Creepy is a software package for Linux or Windows – with a Mac OS X port in the works – that aims to gather public information on a targeted individual via social networking services in order to pinpoint their location. It’s remarkably efficient at its job, even in its current early form, and certainly lives up to its name when you see it in use for the first time. You can enter a Twitter or Flickr username into the software’s interface, or use the in-built search utility to find users of interest. When you hit the ‘Geolocate Target’ button, Creepy goes off and uses the services’ APIs to download every photo or tweet they’ve ever published, analysing each for that critical piece of information: the user’s location at the time.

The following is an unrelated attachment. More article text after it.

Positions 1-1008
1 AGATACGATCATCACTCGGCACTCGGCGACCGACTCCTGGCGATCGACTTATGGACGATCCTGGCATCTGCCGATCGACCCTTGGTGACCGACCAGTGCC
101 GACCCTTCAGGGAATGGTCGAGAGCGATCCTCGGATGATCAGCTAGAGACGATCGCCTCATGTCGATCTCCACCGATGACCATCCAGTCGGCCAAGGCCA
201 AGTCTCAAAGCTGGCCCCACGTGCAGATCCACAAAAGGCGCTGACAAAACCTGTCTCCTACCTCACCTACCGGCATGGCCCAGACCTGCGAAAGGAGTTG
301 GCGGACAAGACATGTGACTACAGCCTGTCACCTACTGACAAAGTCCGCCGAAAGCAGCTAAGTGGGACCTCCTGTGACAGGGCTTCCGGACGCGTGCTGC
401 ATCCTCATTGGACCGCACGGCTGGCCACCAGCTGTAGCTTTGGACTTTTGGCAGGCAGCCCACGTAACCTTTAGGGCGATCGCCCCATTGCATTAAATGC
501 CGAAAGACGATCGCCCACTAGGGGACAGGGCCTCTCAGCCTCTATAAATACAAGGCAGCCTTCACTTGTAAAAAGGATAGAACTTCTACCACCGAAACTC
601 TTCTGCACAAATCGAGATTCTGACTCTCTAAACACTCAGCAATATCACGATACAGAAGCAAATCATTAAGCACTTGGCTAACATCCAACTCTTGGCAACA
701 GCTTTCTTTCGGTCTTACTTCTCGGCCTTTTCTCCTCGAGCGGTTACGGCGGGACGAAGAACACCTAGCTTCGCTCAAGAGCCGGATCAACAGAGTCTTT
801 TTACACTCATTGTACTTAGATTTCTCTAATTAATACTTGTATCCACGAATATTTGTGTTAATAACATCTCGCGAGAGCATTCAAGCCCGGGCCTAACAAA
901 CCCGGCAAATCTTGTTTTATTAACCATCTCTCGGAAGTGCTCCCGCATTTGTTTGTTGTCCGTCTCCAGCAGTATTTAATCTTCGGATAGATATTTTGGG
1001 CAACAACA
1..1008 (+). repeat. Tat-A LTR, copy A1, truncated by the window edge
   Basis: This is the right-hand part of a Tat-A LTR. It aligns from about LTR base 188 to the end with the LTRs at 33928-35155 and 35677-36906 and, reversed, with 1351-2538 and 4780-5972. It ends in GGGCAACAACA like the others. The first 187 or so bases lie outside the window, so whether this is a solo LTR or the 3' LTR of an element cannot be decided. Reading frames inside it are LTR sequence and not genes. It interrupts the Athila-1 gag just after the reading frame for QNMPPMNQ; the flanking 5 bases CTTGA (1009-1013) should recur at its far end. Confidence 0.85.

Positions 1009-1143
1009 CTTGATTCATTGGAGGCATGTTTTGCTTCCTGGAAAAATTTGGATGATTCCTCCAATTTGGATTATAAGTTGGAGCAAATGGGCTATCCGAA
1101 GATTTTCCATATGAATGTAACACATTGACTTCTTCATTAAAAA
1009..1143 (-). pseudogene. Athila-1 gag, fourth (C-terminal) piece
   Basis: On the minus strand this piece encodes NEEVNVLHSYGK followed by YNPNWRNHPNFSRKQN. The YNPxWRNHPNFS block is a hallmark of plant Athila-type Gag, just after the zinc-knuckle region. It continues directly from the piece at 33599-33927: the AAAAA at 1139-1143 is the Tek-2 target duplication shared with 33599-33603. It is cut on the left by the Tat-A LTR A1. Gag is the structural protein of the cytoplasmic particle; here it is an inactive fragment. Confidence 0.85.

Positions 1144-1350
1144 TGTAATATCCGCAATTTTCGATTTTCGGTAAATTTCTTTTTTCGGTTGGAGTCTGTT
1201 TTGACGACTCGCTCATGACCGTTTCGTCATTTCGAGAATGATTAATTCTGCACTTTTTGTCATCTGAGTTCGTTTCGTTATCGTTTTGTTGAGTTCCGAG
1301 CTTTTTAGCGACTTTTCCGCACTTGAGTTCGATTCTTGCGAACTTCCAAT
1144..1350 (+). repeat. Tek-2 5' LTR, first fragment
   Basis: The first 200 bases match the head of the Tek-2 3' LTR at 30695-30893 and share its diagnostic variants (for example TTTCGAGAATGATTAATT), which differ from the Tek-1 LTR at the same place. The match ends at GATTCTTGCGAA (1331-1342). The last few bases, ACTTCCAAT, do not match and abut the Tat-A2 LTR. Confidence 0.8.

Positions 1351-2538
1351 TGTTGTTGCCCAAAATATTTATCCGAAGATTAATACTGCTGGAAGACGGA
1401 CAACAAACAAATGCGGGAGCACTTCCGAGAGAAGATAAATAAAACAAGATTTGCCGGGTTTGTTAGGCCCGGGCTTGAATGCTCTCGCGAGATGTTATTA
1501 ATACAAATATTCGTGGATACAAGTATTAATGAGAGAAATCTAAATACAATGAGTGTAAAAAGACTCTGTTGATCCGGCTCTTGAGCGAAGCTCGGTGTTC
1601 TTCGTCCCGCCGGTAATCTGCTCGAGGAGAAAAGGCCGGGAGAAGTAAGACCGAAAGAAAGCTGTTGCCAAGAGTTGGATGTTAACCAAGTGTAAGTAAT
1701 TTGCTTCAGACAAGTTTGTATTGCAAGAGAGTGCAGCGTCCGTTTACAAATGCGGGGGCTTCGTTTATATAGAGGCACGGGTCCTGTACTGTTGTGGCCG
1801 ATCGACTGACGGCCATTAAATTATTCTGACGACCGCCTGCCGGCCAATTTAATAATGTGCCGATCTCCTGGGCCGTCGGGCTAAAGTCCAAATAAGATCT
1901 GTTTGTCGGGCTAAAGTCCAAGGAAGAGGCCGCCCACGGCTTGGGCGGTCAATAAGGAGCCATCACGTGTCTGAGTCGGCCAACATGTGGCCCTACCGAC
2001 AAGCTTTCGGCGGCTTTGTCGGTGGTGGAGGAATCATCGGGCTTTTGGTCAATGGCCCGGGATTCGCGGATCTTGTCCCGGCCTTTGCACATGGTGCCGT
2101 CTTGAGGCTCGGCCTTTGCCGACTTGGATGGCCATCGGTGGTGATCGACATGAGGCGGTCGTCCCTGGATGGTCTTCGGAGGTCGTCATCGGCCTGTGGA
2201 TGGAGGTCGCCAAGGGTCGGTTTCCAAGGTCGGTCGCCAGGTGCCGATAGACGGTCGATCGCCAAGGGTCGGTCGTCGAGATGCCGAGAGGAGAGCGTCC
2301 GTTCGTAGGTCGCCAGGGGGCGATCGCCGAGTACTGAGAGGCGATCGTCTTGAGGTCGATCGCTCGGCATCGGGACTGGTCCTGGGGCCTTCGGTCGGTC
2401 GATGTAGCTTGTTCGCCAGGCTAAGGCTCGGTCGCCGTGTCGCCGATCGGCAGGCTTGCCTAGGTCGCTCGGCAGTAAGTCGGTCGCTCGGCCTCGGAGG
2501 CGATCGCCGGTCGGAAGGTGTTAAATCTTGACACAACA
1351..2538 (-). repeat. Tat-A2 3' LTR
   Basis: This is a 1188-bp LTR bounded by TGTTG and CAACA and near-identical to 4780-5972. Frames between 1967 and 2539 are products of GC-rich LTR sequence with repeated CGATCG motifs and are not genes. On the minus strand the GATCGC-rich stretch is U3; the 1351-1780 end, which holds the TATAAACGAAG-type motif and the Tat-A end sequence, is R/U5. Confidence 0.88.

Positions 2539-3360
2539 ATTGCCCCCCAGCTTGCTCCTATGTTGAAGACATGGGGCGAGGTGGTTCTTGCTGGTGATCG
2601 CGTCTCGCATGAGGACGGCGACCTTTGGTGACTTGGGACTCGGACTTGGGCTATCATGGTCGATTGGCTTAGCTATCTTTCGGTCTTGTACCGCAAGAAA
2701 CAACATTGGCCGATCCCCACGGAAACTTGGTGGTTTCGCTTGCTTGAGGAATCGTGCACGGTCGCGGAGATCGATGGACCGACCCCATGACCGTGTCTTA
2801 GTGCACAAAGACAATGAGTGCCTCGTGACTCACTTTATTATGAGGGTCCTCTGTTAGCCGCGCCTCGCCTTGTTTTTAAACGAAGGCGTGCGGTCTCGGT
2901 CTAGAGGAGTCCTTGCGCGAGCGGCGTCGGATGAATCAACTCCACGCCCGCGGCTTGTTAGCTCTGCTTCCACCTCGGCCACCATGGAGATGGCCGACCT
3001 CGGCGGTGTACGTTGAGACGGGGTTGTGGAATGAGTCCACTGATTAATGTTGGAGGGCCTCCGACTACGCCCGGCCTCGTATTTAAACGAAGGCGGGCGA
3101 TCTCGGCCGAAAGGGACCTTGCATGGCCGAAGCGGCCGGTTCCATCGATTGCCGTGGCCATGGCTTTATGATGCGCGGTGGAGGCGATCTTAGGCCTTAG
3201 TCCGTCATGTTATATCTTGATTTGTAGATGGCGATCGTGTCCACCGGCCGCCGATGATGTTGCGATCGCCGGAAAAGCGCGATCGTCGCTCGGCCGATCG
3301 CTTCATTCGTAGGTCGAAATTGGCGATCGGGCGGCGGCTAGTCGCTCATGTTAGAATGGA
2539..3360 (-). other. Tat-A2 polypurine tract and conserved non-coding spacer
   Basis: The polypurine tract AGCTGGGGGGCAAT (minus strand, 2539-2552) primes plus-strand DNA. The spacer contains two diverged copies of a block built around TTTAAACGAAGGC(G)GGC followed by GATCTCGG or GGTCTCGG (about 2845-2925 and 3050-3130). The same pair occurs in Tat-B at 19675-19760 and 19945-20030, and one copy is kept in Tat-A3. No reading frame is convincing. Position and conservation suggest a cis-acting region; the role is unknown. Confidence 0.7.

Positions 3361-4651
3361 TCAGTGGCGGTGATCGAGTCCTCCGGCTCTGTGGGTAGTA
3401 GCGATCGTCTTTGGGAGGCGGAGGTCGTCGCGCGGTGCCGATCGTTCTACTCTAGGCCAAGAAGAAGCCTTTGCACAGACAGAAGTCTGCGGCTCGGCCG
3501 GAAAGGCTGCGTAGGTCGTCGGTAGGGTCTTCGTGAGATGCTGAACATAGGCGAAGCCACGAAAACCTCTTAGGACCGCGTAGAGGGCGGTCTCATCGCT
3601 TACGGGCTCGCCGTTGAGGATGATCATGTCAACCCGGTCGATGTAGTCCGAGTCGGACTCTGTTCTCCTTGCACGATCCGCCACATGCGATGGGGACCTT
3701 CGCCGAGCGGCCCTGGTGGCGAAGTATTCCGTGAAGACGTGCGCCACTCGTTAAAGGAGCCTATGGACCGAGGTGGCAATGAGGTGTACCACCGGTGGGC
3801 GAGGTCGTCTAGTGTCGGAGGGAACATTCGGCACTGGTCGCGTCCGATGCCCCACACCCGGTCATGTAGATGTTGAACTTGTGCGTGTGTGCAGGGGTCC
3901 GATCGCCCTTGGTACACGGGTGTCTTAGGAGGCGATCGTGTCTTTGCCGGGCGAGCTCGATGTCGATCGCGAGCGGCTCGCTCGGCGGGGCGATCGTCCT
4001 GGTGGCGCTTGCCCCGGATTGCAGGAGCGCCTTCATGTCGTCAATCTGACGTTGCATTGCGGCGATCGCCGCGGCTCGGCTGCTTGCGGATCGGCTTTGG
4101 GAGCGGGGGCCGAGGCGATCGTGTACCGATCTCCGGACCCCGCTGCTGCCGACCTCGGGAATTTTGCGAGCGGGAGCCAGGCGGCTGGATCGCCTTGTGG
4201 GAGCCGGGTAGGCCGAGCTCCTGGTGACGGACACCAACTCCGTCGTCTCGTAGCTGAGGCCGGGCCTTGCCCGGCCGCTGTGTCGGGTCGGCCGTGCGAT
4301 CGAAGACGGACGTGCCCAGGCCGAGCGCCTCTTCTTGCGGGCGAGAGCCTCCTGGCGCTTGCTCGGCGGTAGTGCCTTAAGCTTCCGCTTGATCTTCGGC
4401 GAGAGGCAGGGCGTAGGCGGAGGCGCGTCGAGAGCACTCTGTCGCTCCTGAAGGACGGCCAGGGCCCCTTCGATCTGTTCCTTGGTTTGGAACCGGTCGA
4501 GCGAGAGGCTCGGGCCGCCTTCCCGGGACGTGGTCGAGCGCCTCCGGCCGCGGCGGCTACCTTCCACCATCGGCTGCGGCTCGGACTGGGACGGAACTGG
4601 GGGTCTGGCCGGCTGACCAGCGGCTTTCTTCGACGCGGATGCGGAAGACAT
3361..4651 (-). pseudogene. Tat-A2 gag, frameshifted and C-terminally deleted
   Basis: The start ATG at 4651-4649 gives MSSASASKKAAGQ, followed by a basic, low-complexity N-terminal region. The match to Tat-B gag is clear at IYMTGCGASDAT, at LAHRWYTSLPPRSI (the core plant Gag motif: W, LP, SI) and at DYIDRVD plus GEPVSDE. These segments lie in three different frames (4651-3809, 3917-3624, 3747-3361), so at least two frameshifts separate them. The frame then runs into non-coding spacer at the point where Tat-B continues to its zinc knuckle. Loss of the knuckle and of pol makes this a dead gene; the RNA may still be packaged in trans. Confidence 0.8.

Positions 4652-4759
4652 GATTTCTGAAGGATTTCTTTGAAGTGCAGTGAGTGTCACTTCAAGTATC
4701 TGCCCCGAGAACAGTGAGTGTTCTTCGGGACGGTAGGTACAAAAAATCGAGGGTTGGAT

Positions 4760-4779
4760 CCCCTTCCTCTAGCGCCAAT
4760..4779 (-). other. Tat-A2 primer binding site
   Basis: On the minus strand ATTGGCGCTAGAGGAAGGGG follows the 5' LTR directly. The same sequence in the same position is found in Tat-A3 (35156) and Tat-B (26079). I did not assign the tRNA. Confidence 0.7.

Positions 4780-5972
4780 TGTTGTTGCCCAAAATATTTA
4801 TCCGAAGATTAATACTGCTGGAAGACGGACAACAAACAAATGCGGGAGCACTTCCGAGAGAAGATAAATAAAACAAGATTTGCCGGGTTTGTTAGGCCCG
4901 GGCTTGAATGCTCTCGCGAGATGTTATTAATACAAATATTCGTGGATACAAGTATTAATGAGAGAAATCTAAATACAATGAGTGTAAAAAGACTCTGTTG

When you ask most librarians why they have a social media presence they will likely say things like:
- To promote library services, workshops, and events.
- To provide better access to information.
- To be where the users are.
- To enhance instruction.
- To collect feedback from patrons.
These are all fine actions— but they are what we are doing, not whywe are doing it.